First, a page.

Ultimately though, we need to consider the utility of those decisions. To upgrade the dining chairs is to reallocate those financial resources from something else. Is a dollar spent on dining room furniture going to improve your life the most?

   To live a rich and comfortable life, you don’t need to have the nicest of everything. In fact, you really need only a few nice things to radically improve your life.

   Warren Buffet jokes about exactly this, suggesting that most middle class families will drive nicer cars than he does. For someone who doesn’t spend much time behind the wheel, even with an abundance of money, his dollars have a far greater impact if he applies them elsewhere.

   What was the answer to your most comfortable chair?

   Now think about your life, and how much time you spend in any one given place in your household. Are you ensuring that the places within your house that you spend an inordinate amount of time are the most comfortable that you can make them?

   We spend an estimated 30 percent of our lives in bed, is your mattress contributing to your better sleep and physical health? If you work from home, what about your office setup?

   I spend a disproportionate amount of time in my office, anywhere from 80 to well over 100 hours a week, whether that’s reading, working, playing games, or simply thinking. I get far more utility for my dollars spent if I make sure that I have a good setup. Given how much time I spend, it was only sensible that I get a good office chair. Having better posture is an investment as much in today’s comfort as in protecting my body for the future.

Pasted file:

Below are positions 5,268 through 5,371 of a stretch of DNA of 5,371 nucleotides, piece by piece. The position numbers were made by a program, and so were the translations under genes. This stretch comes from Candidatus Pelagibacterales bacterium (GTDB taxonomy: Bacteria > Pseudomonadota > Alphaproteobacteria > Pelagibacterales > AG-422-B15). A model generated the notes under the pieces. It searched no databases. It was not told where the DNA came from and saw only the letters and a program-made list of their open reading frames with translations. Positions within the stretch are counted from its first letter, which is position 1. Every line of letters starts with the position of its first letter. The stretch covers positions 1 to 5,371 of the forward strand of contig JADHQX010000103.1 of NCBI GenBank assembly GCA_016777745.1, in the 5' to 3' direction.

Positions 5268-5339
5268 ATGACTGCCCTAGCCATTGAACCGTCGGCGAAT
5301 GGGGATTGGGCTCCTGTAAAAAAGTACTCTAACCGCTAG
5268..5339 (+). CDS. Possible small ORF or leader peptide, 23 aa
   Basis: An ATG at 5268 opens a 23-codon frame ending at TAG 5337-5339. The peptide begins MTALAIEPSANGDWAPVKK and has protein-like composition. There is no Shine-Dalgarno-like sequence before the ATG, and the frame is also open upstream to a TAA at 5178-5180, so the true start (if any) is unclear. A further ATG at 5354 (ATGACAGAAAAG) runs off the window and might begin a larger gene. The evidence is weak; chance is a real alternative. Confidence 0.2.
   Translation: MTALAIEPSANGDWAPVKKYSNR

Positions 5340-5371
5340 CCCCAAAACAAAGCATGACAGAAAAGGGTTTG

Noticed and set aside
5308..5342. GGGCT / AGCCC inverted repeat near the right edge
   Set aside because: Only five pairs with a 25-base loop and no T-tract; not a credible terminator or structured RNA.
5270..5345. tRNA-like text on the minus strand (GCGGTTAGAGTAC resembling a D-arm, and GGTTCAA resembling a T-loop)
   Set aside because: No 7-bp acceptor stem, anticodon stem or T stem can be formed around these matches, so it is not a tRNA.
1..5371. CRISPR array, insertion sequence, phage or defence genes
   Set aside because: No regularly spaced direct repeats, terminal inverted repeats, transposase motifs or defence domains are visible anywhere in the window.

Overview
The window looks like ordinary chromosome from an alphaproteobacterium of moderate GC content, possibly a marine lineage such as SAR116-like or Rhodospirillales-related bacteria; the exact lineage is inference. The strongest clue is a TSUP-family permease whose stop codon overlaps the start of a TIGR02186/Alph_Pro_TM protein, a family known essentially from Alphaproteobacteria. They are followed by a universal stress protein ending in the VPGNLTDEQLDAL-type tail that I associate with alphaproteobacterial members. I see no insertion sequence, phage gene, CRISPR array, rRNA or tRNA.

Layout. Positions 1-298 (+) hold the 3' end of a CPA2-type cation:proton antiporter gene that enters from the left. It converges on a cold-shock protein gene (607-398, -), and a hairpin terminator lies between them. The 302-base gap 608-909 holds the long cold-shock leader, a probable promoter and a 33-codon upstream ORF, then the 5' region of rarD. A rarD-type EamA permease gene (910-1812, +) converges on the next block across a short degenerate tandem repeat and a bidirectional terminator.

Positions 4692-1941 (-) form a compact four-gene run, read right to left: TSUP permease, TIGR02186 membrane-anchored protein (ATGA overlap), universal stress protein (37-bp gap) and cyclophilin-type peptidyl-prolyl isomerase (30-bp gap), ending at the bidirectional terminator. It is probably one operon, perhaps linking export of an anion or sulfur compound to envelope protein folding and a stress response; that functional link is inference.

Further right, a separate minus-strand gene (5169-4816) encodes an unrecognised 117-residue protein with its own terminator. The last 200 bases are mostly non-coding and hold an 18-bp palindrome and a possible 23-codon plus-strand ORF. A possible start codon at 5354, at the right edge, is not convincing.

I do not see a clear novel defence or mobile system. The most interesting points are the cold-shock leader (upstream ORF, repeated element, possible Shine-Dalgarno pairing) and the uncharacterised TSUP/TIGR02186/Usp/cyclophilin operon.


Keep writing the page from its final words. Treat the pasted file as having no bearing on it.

The Pareto Principle, or the 80/20 rule works well to describe this phenomenon. 80% of the outcomes are driven by 20% of the inputs. 

   In our chair example, we spend 80% of our time sitting in 20% of the chairs in our house. But we can see that principle applied throughout our lives. 80% of the kitchen work is done by 20% of the knives. 80% of our walking is in 20% of our shoes.

   Finding those 20% of activities and items that produce 80% of our results in any activity is essential. When you start identifying, and improving those 20% of inputs, you can maximize the utility, and live a far richer life.

   If you want to live a richer life, make the most out of the few areas that really drive value for you.

Prioritizing Success

   Have you ever felt your day just get away from you? Looked down at the clock and realized it's almost quitting time, and you haven't even started those things you planned on.